A single van is operated for the elderly who are unable to take care of themselves. The borough also has an ambulance service for emergencies.
The nearest public airport within Susquehanna is Hazleton International Airport in Hazleton, Wyoming County. This airport serves most of the nation, although some drive to State College to fly out.
Danville has an eight-officer police department. They are all full time, and many are ex-military. Their main job is to prevent crime and keep them imprisoned.
There are several companies that operate out of Danville. Geisinger Medical Center, the third largest employer in the nation, employs several thousand people in the community and the county. Weis Markets operates a single store in the borough, which provides thirty two people with jobs.
Danville Area School district provides some jobs for a few months out of the year. Many teachers hold down other jobs in industries that pick up during the summer to make enough money.
Danville hosts the lifeblood of Susquhanna's manufacturing and industry, with many different companies having factories located there. The Danville Steel Mills, Montour Concrete Manufacturer's, and Cabinet Industries all have facilities in or near the borough.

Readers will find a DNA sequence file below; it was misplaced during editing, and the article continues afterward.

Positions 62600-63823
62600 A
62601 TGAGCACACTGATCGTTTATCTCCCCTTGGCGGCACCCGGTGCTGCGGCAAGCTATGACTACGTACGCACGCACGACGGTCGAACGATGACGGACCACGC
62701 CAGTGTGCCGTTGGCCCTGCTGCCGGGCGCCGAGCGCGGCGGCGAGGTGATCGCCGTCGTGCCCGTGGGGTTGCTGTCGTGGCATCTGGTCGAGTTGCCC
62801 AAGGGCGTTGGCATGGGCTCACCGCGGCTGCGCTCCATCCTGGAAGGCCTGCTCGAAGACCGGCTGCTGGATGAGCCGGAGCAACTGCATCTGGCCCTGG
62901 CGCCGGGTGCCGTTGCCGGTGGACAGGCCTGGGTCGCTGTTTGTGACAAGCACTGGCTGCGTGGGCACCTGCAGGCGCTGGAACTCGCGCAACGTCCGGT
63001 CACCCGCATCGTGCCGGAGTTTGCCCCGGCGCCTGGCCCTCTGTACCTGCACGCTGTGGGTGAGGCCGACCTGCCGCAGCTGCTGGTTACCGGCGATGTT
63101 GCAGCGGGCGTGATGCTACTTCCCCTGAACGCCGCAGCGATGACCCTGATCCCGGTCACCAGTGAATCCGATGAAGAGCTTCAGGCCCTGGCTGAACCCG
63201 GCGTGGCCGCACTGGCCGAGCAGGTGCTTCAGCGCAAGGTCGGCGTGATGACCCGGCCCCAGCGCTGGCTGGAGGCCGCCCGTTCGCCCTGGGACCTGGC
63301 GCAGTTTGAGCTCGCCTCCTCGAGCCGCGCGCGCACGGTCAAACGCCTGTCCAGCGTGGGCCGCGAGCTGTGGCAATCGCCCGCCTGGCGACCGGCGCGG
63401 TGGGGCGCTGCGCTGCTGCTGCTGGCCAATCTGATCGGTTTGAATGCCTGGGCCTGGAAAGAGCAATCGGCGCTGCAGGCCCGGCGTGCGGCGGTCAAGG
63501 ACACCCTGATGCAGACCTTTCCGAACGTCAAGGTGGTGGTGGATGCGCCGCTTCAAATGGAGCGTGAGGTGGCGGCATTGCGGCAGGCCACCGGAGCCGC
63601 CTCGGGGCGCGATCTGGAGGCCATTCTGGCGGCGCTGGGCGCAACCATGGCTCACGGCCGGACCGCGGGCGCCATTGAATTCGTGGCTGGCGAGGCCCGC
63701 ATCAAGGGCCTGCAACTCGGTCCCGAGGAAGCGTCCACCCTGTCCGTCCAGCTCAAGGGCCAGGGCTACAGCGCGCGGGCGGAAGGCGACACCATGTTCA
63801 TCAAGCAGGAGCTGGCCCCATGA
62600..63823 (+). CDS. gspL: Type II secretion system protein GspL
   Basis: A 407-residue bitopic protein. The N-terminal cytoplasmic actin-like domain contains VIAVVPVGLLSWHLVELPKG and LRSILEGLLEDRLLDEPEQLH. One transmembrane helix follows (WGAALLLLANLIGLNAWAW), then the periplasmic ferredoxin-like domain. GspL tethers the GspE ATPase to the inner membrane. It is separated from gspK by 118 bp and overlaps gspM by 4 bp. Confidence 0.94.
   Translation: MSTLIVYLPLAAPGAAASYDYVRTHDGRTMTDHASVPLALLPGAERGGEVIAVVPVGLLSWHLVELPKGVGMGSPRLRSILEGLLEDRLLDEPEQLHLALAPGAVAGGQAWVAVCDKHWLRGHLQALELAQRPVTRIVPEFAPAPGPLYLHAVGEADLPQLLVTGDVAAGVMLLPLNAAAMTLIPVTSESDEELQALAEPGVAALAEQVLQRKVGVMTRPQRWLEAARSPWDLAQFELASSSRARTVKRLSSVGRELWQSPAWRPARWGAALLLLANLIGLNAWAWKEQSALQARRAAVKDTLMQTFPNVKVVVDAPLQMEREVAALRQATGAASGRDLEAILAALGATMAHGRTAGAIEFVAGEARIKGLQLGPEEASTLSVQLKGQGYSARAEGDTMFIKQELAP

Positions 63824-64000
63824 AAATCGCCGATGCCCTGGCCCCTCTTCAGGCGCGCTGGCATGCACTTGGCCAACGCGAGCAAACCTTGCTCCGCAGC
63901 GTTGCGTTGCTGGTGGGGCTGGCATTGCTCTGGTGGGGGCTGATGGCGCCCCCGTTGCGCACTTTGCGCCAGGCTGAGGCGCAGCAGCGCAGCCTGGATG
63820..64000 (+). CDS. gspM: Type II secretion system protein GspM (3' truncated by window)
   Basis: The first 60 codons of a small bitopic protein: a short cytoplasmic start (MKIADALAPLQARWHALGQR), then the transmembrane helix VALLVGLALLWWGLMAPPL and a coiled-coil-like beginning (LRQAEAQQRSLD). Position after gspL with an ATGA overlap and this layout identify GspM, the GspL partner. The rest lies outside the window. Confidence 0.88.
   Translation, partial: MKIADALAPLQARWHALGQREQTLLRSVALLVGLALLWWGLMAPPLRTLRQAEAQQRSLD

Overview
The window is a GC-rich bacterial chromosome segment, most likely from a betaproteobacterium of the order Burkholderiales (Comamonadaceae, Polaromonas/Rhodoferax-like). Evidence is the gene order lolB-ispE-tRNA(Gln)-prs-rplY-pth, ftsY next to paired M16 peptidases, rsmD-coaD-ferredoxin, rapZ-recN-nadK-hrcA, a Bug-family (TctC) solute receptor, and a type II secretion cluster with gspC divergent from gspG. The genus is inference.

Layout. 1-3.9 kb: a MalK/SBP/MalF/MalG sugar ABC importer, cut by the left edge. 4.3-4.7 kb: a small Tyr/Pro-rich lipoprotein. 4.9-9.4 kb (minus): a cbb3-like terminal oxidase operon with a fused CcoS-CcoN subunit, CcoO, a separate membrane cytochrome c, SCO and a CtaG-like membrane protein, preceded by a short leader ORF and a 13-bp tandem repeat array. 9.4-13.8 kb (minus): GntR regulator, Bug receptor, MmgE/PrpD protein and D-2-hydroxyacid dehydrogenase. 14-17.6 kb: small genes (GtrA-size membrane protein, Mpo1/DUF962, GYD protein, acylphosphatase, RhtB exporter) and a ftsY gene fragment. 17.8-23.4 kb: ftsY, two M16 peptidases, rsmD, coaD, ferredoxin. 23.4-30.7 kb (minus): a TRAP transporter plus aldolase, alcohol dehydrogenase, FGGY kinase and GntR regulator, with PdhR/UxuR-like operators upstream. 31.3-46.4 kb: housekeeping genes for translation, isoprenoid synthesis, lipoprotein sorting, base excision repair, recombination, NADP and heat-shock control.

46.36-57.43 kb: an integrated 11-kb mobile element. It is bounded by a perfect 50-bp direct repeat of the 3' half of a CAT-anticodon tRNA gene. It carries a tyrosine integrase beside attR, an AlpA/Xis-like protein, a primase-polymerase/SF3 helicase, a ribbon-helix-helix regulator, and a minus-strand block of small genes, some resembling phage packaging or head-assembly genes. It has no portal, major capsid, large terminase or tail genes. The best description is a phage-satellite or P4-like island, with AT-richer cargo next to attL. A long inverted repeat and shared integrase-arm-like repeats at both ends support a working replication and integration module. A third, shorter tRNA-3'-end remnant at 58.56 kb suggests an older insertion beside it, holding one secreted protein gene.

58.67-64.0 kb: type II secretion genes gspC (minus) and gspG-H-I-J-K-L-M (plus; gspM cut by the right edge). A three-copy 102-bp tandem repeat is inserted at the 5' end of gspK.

Per capita GDP is slightly lower than the national average due to the unskilled labor force. It is around $600 USD
Danville is covered by Danville Area School District, having students from pre-K to 12. It is one of the better educated communities in the nation, with a literacy rate of approximately 70%, compared to the national average of 47%. There are no colleges or universities in the county, with the nearest one being Bloomsburg University, in Bloomsburg.
Danville didn't have any official nicknames prior to Doomsday. After the nuclear war and the reconstruction of the town, it received a few new ones. Most related to its primary economic base, coal, iron, and steel.
- Post Doomsday
- Coal Town, CoS
- Steel City
The borough, along with Bloomsburg, are the most rapidly growing communities in Susquehanna. Infrastructure is kept up to date so if there is an influx of people, the borough can support them. There are no new planned buildings for the community, with upkeep being expensive enough. Coal will continue to be mined in the town as well as iron, so that will be continued income. Geisinger is expanding to support the demand, and is expected to bring new jobs.